By Alistair Kellie
At a critical moment for the UK’s relationship with the EU, as business and political leaders across Europe digest the UK’s formal proposals on Brexit, there’s an interesting report out today from Eight Advisory1.
The 2019 Competitiveness Report2 examines the performance of the UK’s economy in comparison to the other 24 largest economies by GDP, considering a wide range of economic and social factors including innovation, productivity, environmental performance, education, wellbeing and happiness.
It finds that Brexit is a distraction from the real issues facing the UK economy and urges UK policymakers to look beyond Brexit to tackle key issues holding back the UK’s long-term competitiveness. The UK performs poorly in several areas that are fundamental to the country’s long-term competitiveness. Its productivity has been an ongoing and long-running concern, and there is more to be done to tackle policy issues including economic mobility, primary education and the environment. The UK ranks 23rd in the world for the quality of its primary education and 59th for its primary school pupil to teacher ratio.
The report also shows how the UK continues to rank highly in areas such as higher education and a favourable business environment. It finds that while Germany may be Europe’s leading economic power it does not have a single company in the index of the world’s hundred most innovative companies. By comparison the UK has five.
Eight Advisory also warns that that the long-term effects of Brexit on the UK’s competitiveness are yet to emerge, as international investors have taken the decision to “wait and see” how the UK’s departure from the EU develops. However, says that it is crucial that the UK remains as open and business-friendly as possible in order to safeguard its long-term economic performance and the wellbeing and happiness of its citizens. Failure to do so could compromise the country’s reputation as an international leader in terms of human and economic development.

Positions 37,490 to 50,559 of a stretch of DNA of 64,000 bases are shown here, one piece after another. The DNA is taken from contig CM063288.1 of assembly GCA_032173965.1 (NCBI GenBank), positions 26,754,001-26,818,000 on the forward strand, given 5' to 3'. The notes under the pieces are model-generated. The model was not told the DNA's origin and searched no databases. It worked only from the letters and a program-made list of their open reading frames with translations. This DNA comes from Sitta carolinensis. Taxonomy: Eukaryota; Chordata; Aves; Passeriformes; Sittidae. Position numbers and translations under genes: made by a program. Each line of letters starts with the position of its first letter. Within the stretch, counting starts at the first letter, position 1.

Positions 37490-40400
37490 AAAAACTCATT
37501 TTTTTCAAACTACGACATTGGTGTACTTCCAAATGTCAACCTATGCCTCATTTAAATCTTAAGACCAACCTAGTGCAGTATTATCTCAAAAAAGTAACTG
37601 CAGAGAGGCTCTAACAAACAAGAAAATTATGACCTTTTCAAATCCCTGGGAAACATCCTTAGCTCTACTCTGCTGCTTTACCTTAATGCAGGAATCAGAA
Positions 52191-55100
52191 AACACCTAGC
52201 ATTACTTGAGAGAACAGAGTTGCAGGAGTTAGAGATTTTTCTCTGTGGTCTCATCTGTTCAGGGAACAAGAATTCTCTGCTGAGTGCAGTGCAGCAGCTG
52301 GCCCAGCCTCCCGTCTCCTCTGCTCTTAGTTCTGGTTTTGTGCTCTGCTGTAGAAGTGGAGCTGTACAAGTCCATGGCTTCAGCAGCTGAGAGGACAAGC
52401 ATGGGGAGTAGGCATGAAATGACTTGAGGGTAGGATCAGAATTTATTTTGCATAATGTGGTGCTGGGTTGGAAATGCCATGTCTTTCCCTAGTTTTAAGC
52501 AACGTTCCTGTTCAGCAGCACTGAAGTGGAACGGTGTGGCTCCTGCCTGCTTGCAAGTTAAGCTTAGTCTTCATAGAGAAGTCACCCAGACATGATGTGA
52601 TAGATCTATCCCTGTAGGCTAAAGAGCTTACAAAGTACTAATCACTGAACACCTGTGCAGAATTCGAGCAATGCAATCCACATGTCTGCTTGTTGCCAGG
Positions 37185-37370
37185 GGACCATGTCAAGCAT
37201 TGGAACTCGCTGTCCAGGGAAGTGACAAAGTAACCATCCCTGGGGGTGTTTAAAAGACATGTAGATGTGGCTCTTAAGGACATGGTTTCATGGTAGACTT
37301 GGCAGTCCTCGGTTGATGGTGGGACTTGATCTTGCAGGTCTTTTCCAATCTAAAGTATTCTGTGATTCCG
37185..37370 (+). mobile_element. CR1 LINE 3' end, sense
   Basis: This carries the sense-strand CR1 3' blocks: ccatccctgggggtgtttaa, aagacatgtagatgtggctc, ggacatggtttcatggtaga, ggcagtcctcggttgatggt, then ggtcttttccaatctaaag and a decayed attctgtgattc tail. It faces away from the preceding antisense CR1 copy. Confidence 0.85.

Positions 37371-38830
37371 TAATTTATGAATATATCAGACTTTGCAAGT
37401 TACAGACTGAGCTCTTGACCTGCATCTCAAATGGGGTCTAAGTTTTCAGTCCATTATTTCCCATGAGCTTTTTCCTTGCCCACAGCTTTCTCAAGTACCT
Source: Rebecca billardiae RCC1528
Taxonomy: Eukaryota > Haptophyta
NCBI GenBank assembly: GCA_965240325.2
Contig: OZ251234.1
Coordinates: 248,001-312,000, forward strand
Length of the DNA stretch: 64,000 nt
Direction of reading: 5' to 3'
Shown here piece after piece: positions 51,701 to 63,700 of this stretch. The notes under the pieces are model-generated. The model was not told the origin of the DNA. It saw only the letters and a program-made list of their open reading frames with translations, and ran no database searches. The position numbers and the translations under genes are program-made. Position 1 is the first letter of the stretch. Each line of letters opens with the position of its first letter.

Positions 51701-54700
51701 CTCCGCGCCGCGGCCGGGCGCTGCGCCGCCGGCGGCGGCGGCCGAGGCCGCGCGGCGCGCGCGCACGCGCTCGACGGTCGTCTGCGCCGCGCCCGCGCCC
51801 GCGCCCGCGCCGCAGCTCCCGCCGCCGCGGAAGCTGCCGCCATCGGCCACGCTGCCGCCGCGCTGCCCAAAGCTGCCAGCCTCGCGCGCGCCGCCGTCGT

Author of the report Alexis Karklins-Marchay, Partner at Eight Advisory says that “While Brexit creates considerable uncertainty, the foundations of the UK’s economy are ultimately strong, and it remains an attractive place to invest and do business. However, there are fundamental issues that need to be addressed if the UK’s hard-earned reputation as an international leader is to be protected in the long term.“
“Policymakers must build on the UK’s existing strengths by taking action to reduce income inequality, improve workforce productivity and reduce regional disparities, as the most competitive countries all perform well in these metrics. Taking the right steps at this important moment will enable the UK to continue to be recognised as an example for the rest of the world to follow and will reduce the risk of being overtaken by countries rising up the ranks in terms of overall competitiveness.”
A reminder that the UK, and the City in particular should take these findings seriously is that Europe is regarded as offering substantial opportunities for global investors, despite increasing global economic risks.
So, at a time when we are all concerned about geo-political instability and the impact of Brexit on ‘Brand UK’, perhaps we should remember that competitiveness should not be viewed as a dirty or vulgar word. Indeed, a sense of frustration and insecurity created by trade tensions and political uncertainty has obscured the truth that regulated markets create prosperity. At this crucial moment, policymakers must seek to cut through the political noise.
Alistair Kellie is Managing Partner, Corporate Reputation, Newgate Communications
- Eight Advisory is an independent consultancy specialising in transaction, restructuring and transformation and is one of the largest independent professional services firms in Europe. Its clients include multinationals, private equity funds, banks and individual investors. Eight Advisory is a client of Newgate Communications.
- The 2019 Competitiveness Report has been compiled by the Eight Competitiveness Lab, a think tank established by an advisory group of independent and international business advisors. It has been written for global Investors to demonstrate how countries can best attract foreign direct investment. It evaluates 38 indices to rank the social progress and economic development of the world’s 25 largest economies and shows that the more a country is open to the opportunities of trade, the better its quality of life inevitably becomes.